I believe that our Pledge of Allegiance should be to the people and not the flag of the United States of America. In the past few decades much has been made of “our flag” and respect for it. We even state the Pledge of Allegiance and then have arguments as to whether God should be mentioned or banished in this rite of patriotism. Yet, even as a child I was troubled by the words of the pledge of allegiance. I pledge allegiance to the flag… “To the flag?” I wondered, once I understood the meaning of the words. I thought allegiance was loyalty. Can I really be loyal to a flag?
I remember a heated argument in college about why I was a loyal American despite my very idealistic questioning of my country and its government. One fellow student in philosophy was horrified when I stated that flag burners would be given more power by laws and amendments against the practice. By the time I stated my doubt about “The Pledge” he actually mumbled under his breath “America, love it or leave it.
Nowadays, I rarely if ever tell people I am uncomfortable with the Pledge and when I first mentioned it to my husband he challenged me. “How would you say it?” he asked. “Well”, I said “how about I pledge allegiance to the Republic of the United States of America and by the way our flag is really cool.” He didn’t let me continue due to the tears in his eyes from laughter. If the man who loves and cares for me thinks I’m a little quirky with my peeve, I don’t think I will have any luck changing minds. Or maybe I will.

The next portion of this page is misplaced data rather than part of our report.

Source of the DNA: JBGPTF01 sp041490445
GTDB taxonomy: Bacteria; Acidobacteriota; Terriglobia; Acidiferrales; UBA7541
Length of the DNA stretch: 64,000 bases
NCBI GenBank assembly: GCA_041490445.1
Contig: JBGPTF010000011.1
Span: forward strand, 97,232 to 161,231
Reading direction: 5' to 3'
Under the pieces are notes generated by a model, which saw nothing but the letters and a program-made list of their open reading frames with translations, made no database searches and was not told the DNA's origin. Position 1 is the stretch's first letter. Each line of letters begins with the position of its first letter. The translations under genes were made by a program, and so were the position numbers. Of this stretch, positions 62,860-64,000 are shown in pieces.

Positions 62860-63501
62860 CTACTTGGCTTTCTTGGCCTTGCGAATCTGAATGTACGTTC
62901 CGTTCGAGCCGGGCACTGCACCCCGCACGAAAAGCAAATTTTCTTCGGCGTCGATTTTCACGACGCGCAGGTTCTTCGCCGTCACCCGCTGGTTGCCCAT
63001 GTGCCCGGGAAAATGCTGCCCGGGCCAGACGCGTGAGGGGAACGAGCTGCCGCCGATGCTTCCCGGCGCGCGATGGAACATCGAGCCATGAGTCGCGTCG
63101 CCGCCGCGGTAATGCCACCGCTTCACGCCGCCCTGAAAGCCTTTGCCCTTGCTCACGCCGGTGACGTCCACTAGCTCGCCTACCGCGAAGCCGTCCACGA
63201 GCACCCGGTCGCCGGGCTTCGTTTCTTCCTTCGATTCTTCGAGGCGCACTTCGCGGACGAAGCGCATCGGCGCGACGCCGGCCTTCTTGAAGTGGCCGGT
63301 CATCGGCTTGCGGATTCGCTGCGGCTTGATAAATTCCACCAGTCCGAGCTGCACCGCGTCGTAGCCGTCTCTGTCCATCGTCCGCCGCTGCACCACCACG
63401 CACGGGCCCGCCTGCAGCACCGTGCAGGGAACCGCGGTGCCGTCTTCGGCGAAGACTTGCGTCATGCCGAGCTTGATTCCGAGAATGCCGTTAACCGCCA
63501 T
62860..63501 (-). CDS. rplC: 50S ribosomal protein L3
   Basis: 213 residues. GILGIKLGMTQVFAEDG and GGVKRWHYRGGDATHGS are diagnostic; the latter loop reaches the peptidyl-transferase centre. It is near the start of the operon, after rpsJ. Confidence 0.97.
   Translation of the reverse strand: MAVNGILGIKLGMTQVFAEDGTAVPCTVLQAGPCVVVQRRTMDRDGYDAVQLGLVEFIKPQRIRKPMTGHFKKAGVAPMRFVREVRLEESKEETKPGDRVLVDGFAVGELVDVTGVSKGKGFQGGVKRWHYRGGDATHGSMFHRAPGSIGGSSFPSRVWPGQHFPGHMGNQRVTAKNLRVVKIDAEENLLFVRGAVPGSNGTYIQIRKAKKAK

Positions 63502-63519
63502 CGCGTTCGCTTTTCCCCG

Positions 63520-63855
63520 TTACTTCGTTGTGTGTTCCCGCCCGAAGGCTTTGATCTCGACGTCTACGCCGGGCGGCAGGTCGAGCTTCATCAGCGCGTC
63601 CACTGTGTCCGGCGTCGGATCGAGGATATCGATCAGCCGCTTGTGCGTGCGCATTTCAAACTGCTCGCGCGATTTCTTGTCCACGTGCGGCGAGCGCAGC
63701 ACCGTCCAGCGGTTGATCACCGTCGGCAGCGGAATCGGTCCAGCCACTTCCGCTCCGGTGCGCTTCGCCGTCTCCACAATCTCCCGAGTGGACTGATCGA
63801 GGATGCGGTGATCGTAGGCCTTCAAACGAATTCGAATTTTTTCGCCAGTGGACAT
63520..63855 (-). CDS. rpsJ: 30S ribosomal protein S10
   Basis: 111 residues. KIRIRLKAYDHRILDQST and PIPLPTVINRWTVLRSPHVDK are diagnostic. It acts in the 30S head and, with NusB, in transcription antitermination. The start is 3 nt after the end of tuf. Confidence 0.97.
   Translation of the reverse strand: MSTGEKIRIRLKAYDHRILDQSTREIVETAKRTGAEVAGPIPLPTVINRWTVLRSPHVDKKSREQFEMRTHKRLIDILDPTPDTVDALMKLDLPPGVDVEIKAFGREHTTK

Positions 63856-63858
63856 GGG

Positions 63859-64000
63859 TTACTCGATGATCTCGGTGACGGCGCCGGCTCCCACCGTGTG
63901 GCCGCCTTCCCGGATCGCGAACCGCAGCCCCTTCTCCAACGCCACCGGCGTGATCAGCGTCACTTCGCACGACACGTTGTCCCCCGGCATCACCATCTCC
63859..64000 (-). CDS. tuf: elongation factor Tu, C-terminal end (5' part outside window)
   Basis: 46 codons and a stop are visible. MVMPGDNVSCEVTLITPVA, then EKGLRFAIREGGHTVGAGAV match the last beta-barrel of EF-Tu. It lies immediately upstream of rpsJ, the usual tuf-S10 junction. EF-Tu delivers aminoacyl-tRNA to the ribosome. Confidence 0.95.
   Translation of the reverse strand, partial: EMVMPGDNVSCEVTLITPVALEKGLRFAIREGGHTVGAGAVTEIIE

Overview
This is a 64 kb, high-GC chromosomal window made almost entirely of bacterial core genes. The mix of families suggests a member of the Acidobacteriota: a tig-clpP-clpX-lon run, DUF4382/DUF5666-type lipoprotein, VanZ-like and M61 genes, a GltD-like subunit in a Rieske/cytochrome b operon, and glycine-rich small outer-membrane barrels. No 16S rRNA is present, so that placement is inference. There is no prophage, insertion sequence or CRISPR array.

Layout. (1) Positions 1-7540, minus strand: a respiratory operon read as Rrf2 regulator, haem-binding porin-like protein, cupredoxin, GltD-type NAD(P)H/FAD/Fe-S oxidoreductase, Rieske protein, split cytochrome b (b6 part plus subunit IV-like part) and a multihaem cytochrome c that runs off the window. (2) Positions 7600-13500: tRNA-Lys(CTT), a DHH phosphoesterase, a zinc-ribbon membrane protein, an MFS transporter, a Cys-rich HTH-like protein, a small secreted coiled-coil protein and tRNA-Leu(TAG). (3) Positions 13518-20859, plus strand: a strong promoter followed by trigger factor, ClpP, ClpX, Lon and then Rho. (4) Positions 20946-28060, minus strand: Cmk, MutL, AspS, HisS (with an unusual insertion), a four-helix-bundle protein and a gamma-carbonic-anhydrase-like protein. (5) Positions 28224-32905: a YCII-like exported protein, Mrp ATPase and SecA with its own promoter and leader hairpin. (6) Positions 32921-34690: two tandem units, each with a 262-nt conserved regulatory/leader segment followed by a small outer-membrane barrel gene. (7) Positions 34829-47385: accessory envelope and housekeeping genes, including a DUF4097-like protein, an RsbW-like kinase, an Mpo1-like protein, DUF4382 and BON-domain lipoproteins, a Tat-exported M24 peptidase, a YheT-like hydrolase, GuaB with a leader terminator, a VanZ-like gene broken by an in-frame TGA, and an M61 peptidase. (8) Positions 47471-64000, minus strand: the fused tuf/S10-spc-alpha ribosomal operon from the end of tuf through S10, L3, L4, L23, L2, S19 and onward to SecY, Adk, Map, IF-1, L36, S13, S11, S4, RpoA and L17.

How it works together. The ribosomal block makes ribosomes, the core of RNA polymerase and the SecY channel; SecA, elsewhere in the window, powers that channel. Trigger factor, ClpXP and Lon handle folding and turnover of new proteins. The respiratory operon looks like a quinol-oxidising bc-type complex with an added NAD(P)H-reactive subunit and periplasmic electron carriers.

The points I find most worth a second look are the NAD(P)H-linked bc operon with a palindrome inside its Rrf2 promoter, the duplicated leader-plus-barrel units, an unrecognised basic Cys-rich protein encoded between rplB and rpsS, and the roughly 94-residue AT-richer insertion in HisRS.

One night last spring my husband came back from a class on a local military base. They were on break during Reverie and everyone stood at attention and watched the ceremonious lowering of the flag. Except for one problem. No one could see the flag. It was probably half a mile away. Not only that, buildings were in the line of view including the bank. My husband talked about the laughter the group had when they were considering that they were facing a bank as they paused to salute the flag. As he recounted the story for me, he gazed with a distant look and said. “You know when we can’t see the flag maybe we should just salute each other, you know, ‘We The People’.” I had tears welling up when I considered a group of men and women, some who have had multiple tours serving our country in Iraq and Afghanistan facing each other as they contemplated what the flag really means. It says ‘We the People’. I have a wise husband and he helped me come up with a better answer the next time he challenges me. I believe our pledge of allegience should go like this. “I pledge allegience to the people of the United States of America, and to the Republic they form, One nation, under God, indivisible with liberty and justice for all…” “…and by the way, our flag is really cool.”
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